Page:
A breviary is a liturgical book of the Latin liturgical rites of the Catholic Church containing the public or canonical prayers, hymns, the Psalms, readings, and notations for everyday use, especially by bishops, priests, and deacons in the Divine Office...

 in her honor. Pope Leo XIII
Pope Leo XIII
Pope Leo XIII , born Vincenzo Gioacchino Raffaele Luigi Pecci to an Italian comital family, was the 256th Pope of the Roman Catholic Church, reigning from 1878 to 1903...

 granted new texts in 1891 and authorized coronation of the image in 1895. Pope Pius X
Pope Pius X
Pope Saint Pius X , born Giuseppe Melchiorre Sarto, was the 257th Pope of the Catholic Church, serving from 1903 to 1914. He was the first pope since Pope Pius V to be canonized. Pius X rejected modernist interpretations of Catholic doctrine, promoting traditional devotional practices and orthodox...

 proclaimed her patron of Latin America in 1910. Pope Pius XII
Pope Pius XII
The Venerable Pope Pius XII , born Eugenio Maria Giuseppe Giovanni Pacelli , reigned as Pope, head of the Catholic Church and sovereign of Vatican City State, from 2 March 1939 until his death in 1958....

 declared the Virgin of Guadalupe "Queen of Mexico and Empress of the Americas" in 1945, and "Patroness of the Americas" in 1946. Pope John XXIII
Pope John XXIII
-Papal election:Following the death of Pope Pius XII in 1958, Roncalli was elected Pope, to his great surprise. He had even arrived in the Vatican with a return train ticket to Venice. Many had considered Giovanni Battista Montini, Archbishop of Milan, a possible candidate, but, although archbishop...

 invoked her as "Mother of the Americas" in 1961, referring to her as Mother and Teacher of the Faith of All American populations, and in 1966 Pope Paul VI
Pope Paul VI
Paul VI , born Giovanni Battista Enrico Antonio Maria Montini , reigned as Pope of the Catholic Church from 21 June 1963 until his death on 6 August 1978. Succeeding Pope John XXIII, who had convened the Second Vatican Council, he decided to continue it...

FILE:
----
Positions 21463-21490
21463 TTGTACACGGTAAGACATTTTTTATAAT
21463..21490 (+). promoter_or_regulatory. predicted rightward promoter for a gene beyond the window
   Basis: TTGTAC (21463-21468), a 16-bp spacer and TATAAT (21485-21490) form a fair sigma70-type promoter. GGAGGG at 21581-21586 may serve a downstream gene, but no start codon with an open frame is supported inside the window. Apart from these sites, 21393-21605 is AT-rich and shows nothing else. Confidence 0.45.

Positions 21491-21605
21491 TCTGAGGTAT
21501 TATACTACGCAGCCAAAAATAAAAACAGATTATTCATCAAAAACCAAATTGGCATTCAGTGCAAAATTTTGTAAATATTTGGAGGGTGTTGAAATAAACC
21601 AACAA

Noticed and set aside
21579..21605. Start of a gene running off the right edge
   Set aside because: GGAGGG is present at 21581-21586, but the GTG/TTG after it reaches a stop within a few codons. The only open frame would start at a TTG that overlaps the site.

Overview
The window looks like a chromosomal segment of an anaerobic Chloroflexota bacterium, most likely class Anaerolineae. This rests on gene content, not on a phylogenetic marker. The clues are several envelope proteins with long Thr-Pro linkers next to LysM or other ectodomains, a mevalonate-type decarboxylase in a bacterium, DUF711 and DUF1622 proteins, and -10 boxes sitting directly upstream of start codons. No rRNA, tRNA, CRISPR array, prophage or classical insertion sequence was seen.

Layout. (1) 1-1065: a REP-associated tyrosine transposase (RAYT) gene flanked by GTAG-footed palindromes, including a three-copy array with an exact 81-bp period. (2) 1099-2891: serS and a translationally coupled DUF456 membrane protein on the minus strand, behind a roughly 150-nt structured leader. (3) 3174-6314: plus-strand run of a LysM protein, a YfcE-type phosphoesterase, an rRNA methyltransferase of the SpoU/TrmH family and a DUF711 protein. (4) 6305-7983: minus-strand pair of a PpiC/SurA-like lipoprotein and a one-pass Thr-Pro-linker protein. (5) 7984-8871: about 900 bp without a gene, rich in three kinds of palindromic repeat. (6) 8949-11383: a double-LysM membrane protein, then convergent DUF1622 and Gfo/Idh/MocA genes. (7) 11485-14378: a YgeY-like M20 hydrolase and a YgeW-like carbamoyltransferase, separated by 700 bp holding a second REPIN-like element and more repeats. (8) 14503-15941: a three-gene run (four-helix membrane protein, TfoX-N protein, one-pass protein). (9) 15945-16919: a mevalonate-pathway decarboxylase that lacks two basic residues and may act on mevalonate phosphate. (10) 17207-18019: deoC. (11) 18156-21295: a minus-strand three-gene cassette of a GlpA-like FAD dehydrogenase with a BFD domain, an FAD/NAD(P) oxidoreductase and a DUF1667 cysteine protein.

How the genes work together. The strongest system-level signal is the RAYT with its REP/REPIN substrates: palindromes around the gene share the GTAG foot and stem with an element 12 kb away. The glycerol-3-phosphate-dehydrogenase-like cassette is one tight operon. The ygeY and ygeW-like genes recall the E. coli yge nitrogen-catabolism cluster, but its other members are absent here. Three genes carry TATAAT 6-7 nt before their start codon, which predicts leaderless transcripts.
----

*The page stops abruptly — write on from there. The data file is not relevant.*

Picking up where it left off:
sent a Golden Rose
Golden Rose
The Golden Rose is a gold ornament, which popes of the Catholic Church have traditionally blessed annually. It is occasionally conferred as a token of reverence or affection...

 to the shrine.

Pope John Paul II
Pope John Paul II
Blessed Pope John Paul II , born Karol Józef Wojtyła , reigned as Pope of the Catholic Church and Sovereign of Vatican City from 16 October 1978 until his death on 2 April 2005, at of age. His was the second-longest documented pontificate, which lasted ; only Pope Pius IX ...

 visited the shrine in the course of his first journey outside Italy as Pope from 26 to 31 January 1979, and again when he beatified Juan Diego there on 6 May 1990. In 1992 he dedicated to Our Lady of Guadalupe a chapel within St. Peter's Basilica
St. Peter's Basilica
The Papal Basilica of Saint Peter , officially known in Italian as ' and commonly known as Saint Peter's Basilica, is a Late Renaissance church located within the Vatican City. Saint Peter's Basilica has the largest interior of any Christian church in the world...

 in the Vatican. At the request of the Special Assembly for the Americas of the Synod of Bishops, he named Our Lady of Guadalupe patron of the Americas on 22 January 1999 (with the result that her liturgical celebration had, throughout the Americas, the rank of solemnity
Solemnity
A Solemnity of the Roman Catholic Church is a principal holy day in the liturgical calendar, usually commemorating an event in the life of Jesus, his mother Mary, or other important saints. The observance begins with the vigil on the evening before the actual date of the feast...

), and visited the shrine again on the following day.

On 31 July 2002, the Pope
Pope John Paul II
Blessed Pope John Paul II , born Karol Józef Wojtyła , reigned as Pope of the Catholic Church and Sovereign of Vatican City from 16 October 1978 until his death on 2 April 2005, at of age. His was the second-longest documented pontificate, which lasted ; only Pope Pius IX ...

 canonized Juan Diego before a crowd of 12 million, and later that year included in the General Calendar